Almost 500 fighters from a faction of one of the largest armed groups in the eastern Democratic Republic of Congo have surrendered to the government just over a month after they attempted to overthrow the group’s leader.
Soldiers from the NDC-R, a rebel group seen as having close ties with the national army, sang and danced before handing over an assortment of small arms at a ceremony on Monday in the village of Kashuga, about 75 km (46 miles) north of Goma.
Fighting has raged between two groups of the NDC-R since July 9 when a section loyal to deputy leader Gilbert Bwira Shuo attempted to oust their leader Shimiray Guidon, who is the target of U.N. sanctions, accusing him of human rights abuses.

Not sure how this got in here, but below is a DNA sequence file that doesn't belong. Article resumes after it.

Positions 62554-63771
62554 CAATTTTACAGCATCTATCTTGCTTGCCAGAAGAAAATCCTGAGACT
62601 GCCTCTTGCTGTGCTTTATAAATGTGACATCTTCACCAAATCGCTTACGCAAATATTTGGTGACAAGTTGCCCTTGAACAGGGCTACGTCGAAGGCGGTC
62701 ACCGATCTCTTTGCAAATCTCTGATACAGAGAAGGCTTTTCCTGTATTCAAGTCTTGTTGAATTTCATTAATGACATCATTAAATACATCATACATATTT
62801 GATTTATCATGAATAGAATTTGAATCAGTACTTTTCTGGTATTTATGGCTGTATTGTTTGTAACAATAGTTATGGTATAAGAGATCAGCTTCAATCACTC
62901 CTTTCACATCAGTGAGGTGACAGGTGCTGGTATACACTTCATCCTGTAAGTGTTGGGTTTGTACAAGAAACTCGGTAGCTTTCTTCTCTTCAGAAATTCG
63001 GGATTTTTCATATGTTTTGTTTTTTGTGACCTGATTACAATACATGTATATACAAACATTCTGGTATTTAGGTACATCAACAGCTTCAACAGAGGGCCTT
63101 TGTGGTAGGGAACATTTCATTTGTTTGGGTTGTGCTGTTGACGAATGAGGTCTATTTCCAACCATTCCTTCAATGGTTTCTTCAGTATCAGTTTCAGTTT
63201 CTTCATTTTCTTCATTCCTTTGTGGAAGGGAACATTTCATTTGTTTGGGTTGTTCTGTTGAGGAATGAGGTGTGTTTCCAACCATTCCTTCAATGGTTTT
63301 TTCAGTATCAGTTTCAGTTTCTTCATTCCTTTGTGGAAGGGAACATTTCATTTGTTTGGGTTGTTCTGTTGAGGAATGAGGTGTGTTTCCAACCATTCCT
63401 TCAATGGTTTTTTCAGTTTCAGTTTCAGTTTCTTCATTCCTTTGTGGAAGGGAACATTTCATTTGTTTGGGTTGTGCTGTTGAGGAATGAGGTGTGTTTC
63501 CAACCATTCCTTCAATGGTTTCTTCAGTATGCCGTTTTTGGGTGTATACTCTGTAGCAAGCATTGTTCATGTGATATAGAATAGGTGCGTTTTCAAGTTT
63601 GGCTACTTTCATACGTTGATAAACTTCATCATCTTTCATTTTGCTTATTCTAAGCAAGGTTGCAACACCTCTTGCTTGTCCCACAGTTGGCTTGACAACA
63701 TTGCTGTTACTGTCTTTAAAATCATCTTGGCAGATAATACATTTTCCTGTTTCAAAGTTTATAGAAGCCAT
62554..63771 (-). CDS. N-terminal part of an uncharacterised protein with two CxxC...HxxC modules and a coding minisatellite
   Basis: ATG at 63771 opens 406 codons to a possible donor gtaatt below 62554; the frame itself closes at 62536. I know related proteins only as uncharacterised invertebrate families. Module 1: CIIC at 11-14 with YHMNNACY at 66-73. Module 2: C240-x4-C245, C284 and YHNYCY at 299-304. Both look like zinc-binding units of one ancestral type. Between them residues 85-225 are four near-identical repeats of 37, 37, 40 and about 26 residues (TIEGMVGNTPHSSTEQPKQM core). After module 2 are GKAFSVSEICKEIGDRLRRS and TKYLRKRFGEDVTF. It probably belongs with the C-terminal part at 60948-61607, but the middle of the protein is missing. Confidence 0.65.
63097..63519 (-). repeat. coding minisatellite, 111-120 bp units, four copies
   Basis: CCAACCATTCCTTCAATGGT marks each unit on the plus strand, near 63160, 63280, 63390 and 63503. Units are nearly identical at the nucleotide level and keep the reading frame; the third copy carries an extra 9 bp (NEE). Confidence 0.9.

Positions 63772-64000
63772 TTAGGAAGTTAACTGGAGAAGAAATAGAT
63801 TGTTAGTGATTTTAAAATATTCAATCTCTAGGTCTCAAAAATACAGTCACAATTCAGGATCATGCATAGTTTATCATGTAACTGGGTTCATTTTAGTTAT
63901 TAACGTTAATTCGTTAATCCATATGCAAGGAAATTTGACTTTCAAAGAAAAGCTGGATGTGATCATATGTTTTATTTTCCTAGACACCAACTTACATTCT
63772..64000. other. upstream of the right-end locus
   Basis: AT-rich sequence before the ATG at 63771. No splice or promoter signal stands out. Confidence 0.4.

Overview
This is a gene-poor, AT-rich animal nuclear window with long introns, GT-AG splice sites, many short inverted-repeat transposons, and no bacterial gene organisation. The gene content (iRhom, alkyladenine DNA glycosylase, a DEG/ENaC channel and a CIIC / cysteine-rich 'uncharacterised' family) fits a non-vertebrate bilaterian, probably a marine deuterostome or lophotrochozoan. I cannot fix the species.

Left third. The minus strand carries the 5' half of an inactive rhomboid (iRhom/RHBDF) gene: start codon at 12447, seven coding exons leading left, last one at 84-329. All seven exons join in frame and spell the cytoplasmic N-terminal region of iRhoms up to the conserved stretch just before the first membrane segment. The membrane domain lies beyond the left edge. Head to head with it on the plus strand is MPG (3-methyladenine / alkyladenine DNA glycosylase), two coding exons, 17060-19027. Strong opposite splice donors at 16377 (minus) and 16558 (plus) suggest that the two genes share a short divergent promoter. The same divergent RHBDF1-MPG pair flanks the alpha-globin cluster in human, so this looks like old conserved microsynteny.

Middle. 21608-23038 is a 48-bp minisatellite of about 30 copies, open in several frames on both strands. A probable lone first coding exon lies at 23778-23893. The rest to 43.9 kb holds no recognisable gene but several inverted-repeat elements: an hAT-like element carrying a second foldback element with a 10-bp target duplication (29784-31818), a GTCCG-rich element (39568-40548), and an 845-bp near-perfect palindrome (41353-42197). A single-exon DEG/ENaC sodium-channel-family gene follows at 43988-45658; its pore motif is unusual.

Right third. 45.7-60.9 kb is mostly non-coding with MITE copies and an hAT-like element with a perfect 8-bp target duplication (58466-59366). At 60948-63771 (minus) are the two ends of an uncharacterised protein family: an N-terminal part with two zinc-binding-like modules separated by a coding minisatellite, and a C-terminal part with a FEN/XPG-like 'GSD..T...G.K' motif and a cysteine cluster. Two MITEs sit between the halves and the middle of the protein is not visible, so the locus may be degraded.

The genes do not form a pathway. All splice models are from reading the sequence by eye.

The surrender does not necessarily mean an end to their involvement in rebel fighting, said Christoph Vogel, a researcher at Ghent University in Belgium.
There was a big risk that the combatants might take up arms again after a year or two, he said.
“That’s been happening many, many times across eastern Congo over the past 20 years,” Vogel said.
Before the split, the NDC-R controlled vast areas of North Kivu province near the border of Rwanda and Uganda.
It earned money from the illicit gold trade and was frequently accused of being used by the army as a proxy force against other armed groups.